Genesis's first post-Gabriel album, A Trick of the Tail (1976), was well received, outselling all previous Genesis albums. The album featured a markedly clearer production than previous albums, which came courtesy of new producer David Hentschel, who had previously served as engineer on Nursery Cryme. Another influential factor was that Collins, in the opinion of some, sounded "more like Gabriel than Gabriel did".[14] The album featured "Ripples", "Dance on a Volcano" (sample (info)) and "Entangled". Despite the success of Trick of the Tail, the group remained concerned with their live shows considering Gabriel's elaborate performances. Collins felt confident that he could handle live vocal duties, but definitely needed another drummer while he sang. Bill Bruford, drummer for Yes and King Crimson, offered to drum while Collins attended to vocal duties - a suggestion that was palatable to the band.[15]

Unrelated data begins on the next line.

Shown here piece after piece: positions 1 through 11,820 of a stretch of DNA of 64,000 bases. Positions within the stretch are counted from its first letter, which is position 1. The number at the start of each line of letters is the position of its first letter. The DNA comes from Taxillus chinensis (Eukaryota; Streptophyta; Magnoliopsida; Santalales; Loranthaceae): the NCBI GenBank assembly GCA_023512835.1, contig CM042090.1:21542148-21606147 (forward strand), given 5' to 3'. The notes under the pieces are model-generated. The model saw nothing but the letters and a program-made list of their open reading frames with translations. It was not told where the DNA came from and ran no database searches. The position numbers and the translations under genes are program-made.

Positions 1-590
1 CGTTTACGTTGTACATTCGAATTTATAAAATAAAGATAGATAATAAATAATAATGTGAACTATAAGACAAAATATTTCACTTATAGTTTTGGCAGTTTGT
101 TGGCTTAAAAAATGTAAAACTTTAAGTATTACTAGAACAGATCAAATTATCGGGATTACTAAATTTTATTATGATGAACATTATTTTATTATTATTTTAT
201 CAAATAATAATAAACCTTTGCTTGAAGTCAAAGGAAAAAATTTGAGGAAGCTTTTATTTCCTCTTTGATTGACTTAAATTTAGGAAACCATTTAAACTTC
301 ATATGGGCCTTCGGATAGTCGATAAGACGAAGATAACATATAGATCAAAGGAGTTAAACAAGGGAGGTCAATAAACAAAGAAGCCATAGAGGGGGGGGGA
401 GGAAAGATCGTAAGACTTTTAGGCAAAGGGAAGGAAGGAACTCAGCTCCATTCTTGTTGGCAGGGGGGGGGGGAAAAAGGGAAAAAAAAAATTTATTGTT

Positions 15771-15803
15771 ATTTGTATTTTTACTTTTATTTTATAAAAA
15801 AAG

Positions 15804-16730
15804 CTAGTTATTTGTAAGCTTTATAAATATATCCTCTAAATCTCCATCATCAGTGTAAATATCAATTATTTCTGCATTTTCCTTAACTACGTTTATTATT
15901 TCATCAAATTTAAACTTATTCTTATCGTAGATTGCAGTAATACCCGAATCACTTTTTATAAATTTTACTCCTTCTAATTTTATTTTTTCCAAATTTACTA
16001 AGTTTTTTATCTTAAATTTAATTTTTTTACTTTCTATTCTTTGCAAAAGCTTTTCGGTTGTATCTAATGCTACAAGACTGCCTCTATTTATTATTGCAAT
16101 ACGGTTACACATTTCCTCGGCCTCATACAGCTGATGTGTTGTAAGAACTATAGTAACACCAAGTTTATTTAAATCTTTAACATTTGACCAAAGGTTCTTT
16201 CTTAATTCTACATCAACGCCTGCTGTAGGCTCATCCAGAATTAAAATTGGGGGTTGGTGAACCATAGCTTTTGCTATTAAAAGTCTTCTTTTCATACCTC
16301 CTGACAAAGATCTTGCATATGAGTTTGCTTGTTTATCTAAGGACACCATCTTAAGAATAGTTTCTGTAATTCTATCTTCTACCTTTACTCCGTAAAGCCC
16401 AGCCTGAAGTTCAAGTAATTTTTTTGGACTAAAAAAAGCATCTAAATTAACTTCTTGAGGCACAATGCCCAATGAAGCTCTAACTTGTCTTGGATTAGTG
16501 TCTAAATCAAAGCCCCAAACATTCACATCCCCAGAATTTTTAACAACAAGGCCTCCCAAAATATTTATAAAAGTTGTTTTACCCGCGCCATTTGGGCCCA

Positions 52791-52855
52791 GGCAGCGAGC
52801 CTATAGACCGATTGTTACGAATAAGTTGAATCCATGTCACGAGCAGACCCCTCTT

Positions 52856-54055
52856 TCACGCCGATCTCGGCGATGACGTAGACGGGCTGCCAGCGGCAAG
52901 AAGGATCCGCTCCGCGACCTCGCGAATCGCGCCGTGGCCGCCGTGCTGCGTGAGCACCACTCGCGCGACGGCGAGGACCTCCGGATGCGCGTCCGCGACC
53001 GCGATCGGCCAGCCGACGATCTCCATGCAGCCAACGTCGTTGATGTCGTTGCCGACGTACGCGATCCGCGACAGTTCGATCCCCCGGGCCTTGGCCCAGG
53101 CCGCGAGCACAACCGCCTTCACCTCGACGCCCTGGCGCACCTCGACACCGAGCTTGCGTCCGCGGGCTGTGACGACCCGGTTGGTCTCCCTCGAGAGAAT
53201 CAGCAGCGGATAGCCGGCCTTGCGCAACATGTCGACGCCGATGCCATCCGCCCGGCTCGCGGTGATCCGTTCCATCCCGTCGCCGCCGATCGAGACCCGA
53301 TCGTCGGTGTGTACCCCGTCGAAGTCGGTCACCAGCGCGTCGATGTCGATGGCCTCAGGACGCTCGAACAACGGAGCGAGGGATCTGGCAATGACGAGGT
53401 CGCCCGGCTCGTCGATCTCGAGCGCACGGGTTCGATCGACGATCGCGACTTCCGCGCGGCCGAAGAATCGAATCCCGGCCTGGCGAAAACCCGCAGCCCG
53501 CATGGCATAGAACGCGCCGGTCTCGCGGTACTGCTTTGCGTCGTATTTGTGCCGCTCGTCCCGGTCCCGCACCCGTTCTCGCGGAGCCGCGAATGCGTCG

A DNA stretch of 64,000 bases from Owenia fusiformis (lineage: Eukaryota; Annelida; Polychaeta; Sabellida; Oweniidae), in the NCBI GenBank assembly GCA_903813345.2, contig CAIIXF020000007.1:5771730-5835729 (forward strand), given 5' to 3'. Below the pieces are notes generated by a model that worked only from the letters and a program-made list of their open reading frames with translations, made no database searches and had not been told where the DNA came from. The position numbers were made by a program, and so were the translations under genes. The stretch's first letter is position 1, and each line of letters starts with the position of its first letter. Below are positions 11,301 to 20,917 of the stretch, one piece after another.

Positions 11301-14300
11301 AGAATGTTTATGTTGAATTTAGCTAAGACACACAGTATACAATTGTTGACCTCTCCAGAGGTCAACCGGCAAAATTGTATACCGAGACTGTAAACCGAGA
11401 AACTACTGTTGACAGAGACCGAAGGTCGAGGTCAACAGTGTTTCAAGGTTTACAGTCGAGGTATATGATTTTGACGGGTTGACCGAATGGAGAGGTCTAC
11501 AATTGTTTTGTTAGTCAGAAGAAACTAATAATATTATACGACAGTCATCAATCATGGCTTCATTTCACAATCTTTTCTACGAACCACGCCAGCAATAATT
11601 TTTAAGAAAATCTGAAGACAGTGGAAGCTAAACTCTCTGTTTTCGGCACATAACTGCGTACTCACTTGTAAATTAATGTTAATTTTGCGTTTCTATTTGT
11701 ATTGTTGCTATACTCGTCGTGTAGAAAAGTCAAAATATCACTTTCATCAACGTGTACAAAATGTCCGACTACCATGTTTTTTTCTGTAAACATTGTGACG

Bruford joined on tour in 1976 as drummer. For their tours starting in 1977, the jazz fusion-trained Chester Thompson, a veteran of Weather Report and Frank Zappa, took over live drumming duties to allow Collins to concentrate on vocals. Collins's approach to live Genesis shows differed from the more theatrical performances of Gabriel, and his interpretations of prior songs were lighter and subtler. Years later, Gabriel told Collins at the 1982 Milton Keynes reunion show that Collins sang the songs better than Peter, but never quite like him.[16] Also in 1976, Genesis recorded Wind & Wuthering, released in January 1977. This was the first of two Genesis albums to be recorded at the Relight Studios in Hilvarenbeek, the Netherlands.[3] The album got its name from Emily Bronte's novel Wuthering Heights, whose last lines - "how anyone could ever imagine unquietslumbers for the sleepers in that quiet earth" also inspired the names of the seventh and eighth tracks of the album.[17] The album featured "Blood on the Rooftops" and "Afterglow" (sample (info)), as well as the complex multi-part suite "One for the Vine". The animated movie B.C. Rock featured bits of "Afterglow". The band signed with a new manager Tony Smith, and all their songs were thereafter published through his company, Hit & Run Music